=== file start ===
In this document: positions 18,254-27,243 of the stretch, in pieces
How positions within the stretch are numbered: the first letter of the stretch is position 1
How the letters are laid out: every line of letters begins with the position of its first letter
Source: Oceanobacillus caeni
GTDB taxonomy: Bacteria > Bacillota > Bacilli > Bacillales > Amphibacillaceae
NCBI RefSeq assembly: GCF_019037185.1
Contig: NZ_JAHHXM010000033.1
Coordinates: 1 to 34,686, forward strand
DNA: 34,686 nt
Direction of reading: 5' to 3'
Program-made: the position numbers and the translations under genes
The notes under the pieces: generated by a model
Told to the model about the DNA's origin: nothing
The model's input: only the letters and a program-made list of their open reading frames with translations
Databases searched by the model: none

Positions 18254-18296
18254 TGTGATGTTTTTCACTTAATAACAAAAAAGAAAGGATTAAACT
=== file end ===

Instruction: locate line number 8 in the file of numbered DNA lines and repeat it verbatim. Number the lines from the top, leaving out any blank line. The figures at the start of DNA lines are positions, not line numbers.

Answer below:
Coordinates: 1 to 34,686, forward strand